As an African American woman who is an educator, parent, friend and community member, Black History Month has been a time to celebrate inclusiveness and call to action the authenticity of history. This call to action was strong and successful for the year of 2020, when the Black History theme was “African Americans and the Vote.”

African Americans voted in record numbers, despite a pandemic, to voice their opinions and demands for racial and gender equality. Our United States House of Representatives and presidential cabinet now looks like the women and men that they represent. History was made with the inauguration of the first African American/Asian descent woman vice president, Madame Vice President Kamala Harris. I swell with pride with just saying, Madame Vice President Kamala Harris. The accumulation of events, activism and understanding of history of the Fifteenth (Right to Vote Not Denied by Race) and Nineteenth (Women’s Right to Vote) Amendments had a tremendous impact on the 2020 election. It is evident that Black History Month provides opportunities for conversations about race, history, diversity and gender equality. Conversations that are not always easy, but are necessary. It is important that people understand that Black History Month is highlighted in February but is celebrated daily. History is made daily in our country and Black History is a part of it.

I feel Black History Month sets a purpose of study and actions for the year. The theme for Black History Month 2021 is “Black Family, Leadership and Service.” I am so excited to emphasize this theme in my daily life. I am looking forward to solidifying my family of sisterhood through mentoring, conversations and community service. This year’s celebration will be inclusive of family traditions through storytelling, song, dance and, for my family, a large Zoom Family Reunion.  I also look forward to celebrating Black History Month through honoring past and future leaders. Acknowledging the sacrifices and accomplishments of leadership is a part of how the Torch of Black Excellence is passed. I’m inspired that the acceptance of the torch will be received by leadership in my community and our country.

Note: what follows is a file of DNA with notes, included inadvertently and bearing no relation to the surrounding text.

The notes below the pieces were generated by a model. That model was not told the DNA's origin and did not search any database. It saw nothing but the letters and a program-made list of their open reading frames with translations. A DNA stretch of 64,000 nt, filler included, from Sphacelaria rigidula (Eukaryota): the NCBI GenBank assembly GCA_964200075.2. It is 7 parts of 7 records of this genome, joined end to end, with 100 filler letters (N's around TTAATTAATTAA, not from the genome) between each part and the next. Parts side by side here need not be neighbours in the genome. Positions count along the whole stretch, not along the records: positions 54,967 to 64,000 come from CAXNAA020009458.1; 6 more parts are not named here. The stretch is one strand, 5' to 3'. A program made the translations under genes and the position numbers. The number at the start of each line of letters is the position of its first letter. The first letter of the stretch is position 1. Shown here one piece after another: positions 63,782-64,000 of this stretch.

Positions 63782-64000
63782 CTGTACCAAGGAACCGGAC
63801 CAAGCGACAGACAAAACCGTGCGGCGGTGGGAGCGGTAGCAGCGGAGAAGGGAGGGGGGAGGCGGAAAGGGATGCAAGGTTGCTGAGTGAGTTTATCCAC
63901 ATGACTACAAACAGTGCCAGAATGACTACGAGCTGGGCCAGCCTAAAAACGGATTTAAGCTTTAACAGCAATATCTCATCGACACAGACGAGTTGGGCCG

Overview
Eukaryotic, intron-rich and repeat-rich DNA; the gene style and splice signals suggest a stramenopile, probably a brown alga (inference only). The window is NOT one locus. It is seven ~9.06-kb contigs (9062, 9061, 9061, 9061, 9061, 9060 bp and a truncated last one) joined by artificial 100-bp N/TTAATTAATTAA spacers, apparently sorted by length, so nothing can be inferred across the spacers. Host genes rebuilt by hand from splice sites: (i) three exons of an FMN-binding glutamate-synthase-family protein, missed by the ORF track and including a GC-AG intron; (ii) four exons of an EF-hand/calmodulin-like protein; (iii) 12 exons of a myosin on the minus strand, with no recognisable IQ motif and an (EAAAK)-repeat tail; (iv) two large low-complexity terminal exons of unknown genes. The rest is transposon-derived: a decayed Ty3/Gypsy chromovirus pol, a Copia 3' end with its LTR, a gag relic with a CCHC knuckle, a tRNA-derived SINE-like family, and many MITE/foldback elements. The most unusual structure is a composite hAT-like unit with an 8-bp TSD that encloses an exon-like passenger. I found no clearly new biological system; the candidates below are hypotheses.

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As the Detroit Partnership Coordinator, Carmen Perry works with partners in Detroit coordinating and establishing Global G.L.O.W. programming,  Supporting partners with training, planning and executing events and projects that align with the Global G.L.OW. programming.  She also implements plans for recruitment for partnership management with Detroit organizations and the Detroit Public School Community District.

Carmen received her Bachelor of Science in Education from Wayne State University and her Master of Education from University of Detroit Mercy. Carmen served as an educator for thirty-two years. Carmen’s final position was at Detroit International Academy for Young Women, the only public female school in Michigan. Carmen has been able to witness the power of advocacy as young women find and use their voices. She feels it has been an honor and privilege to mentor young ladies as they discover the greatness they possess.